Who could resist a talisman capable of warding off the evil eye, especially one priced at less than $5? This nazar seemed like a lot of good karma for the money — until I got home from Athens and the lapel-pin promptly snapped off the back of the amulet so I couldn’t fix it to my jacket as planned. I was going to repair it, but then it dawned on me that any fetish without sufficient juju to protect itself from harm probably wasn’t capable of safeguarding me, either.
Impulsively buying frivolous souvenirs is one of the pleasures of travel, and over the years I’ve collected my share of gimcrack jewelry, gaudy refrigerator magnets, and the kind of pottery and t-shirts that lose their lettering the very first time they’re washed. But every once in a while I run across something so lovely and unusual that I dig a bit deeper into my budget in order to take home something that will provide lasting satisfaction.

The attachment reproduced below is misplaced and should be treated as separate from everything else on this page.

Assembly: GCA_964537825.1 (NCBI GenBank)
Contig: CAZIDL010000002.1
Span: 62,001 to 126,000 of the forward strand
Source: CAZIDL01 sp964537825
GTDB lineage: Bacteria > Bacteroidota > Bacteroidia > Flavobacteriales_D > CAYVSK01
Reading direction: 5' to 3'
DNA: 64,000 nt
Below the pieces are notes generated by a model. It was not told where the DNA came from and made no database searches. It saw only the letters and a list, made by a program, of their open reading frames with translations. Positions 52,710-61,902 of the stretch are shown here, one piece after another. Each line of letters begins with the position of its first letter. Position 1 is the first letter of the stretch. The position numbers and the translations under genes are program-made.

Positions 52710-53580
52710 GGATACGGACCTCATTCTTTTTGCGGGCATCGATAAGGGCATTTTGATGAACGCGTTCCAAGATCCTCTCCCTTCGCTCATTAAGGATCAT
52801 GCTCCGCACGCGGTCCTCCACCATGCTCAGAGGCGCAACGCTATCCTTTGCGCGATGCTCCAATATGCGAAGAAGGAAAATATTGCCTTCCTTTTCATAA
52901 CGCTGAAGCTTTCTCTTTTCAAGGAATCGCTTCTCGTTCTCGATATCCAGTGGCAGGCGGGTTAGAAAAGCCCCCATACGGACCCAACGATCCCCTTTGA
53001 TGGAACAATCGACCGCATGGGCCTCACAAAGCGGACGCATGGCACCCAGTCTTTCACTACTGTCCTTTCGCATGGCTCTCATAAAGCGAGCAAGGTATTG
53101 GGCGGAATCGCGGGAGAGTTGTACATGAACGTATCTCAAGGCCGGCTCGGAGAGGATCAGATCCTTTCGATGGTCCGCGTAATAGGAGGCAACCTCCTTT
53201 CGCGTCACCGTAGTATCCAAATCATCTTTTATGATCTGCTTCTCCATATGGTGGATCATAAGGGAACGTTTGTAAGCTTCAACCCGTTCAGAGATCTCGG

Finding such treasures isn’t always easy, and it’s even more rare to be able to buy them directly from the artist in the studio where they were brought into being. That’s why I was delighted to connect with so many members of Seville’s creative community during last weekend’s 11th annual Barrio Abierto (Open Neighborhood) artwalk. Best of all, I obtained their permission to pass on their contact info, in case any of you want to check out their work next time you’re in town.
What kind of stuff are they working on these days? I'm so glad you asked.
Sculptor Marcos Domínguez was trained in Paris then returned to his home city of Seville to work in wood and stone, creating powerful images of humans, animals, and the natural world. He's just putting the finishing touches on his latest work, Oliva, carved from the stump of an ancient olive tree. Information: marcosescultor.com, facebook.com/marcoscultor. Contact: email@example.com.
German-born Alexander Richter creates powerful, often playful images from metal. The chess set he created for his son has pieces up to a foot high and so heavy you'll think carefully before making a move. Information: fuirio.com. Contact: firstname.lastname@example.org.